Moving Day

Moving within a house is not significantly easier than moving from one house to another.  The scope is different, but not the key elements.

Through the efforts of my two youngest, my office/ham radio shack/etc.
moved from the most visible location in the house (read “eyesore”) to one that is not in the immediate line of sight from the front door.
Things will start getting busy for me week after next, so I wanted to
get this done before then.

I fancy myself as a reasonably good communicator, but when
dealing with one’s own kids there are always communications challenges.  First, because I live here and my kids live here, I have the expectation that they understand exactly what I am trying to achieve.  This is not always the
case.  To further complicate matters, I assume that by watching me they’ve developed certain skills such as the names and functions of various tools.  This is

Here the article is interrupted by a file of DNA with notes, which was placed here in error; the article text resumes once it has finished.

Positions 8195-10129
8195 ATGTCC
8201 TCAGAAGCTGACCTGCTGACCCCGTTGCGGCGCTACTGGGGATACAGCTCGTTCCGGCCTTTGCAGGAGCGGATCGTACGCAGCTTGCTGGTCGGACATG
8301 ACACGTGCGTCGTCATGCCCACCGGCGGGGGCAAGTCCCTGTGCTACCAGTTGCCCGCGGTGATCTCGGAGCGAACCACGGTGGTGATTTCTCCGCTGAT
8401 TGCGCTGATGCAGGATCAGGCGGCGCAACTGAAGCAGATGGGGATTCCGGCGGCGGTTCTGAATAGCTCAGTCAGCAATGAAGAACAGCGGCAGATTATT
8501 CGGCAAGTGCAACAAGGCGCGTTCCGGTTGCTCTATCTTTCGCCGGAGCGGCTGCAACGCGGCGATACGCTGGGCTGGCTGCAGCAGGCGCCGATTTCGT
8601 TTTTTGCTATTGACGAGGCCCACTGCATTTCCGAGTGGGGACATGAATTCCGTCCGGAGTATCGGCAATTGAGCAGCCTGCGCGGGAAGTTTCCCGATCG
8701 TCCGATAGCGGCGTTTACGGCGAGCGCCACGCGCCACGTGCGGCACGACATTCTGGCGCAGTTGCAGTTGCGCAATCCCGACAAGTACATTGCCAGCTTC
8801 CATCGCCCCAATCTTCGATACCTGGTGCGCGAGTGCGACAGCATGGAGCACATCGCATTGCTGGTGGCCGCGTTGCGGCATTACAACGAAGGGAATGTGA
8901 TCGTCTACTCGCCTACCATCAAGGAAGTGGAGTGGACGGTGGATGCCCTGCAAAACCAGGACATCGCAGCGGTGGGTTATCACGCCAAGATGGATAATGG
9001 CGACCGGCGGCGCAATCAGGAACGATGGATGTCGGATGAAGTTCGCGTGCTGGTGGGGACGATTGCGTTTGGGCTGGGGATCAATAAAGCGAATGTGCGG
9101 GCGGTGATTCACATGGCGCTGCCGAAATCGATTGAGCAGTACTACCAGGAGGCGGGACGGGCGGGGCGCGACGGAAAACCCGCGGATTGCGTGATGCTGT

also somewhat less than correct.  This leads to problem number three in which I try to explain what I expect them to do, but after the first two challenges, my frustration level rises and I find myself in complete exasperation trying to create order from chaos by saying,  “Not that thing! The thing under the thing that looks different!”

You’d think that such a statement would be sufficient, but it somehow does not
connote the meaning I had in mind.

In any case, we moved the cables for three antennae (some people prefer “antennas” but “antennae” is so much cooler), three cables for the weather station and a ground cable.  While at first I ran these through the window, ultimately it took an appropriate opening in the wall to work correctly.  The 90+ degrees Fahrenheit might have something to do with that.  Of course pulling a cable up on a string is much easier to a window than to a small round hole, but eventually we got it done.

After that I had to route the cables to their respective locations, solder connectors and test things out. My vocabulary did not expand noticeably during this portion of the evolution, either.

The children did not demand retribution for my tempestuous insistence that they know to which “thing” I was referring.  However, I’ve learned over the years that discretion is the better part of valor.

Therefore I took them to the Ice Cream Boutique after all the tasks done.  I figure the cost of dessert is a small price to pay for their help, tolerance and their ability to forego patricide, even when some might conside it to be justified.


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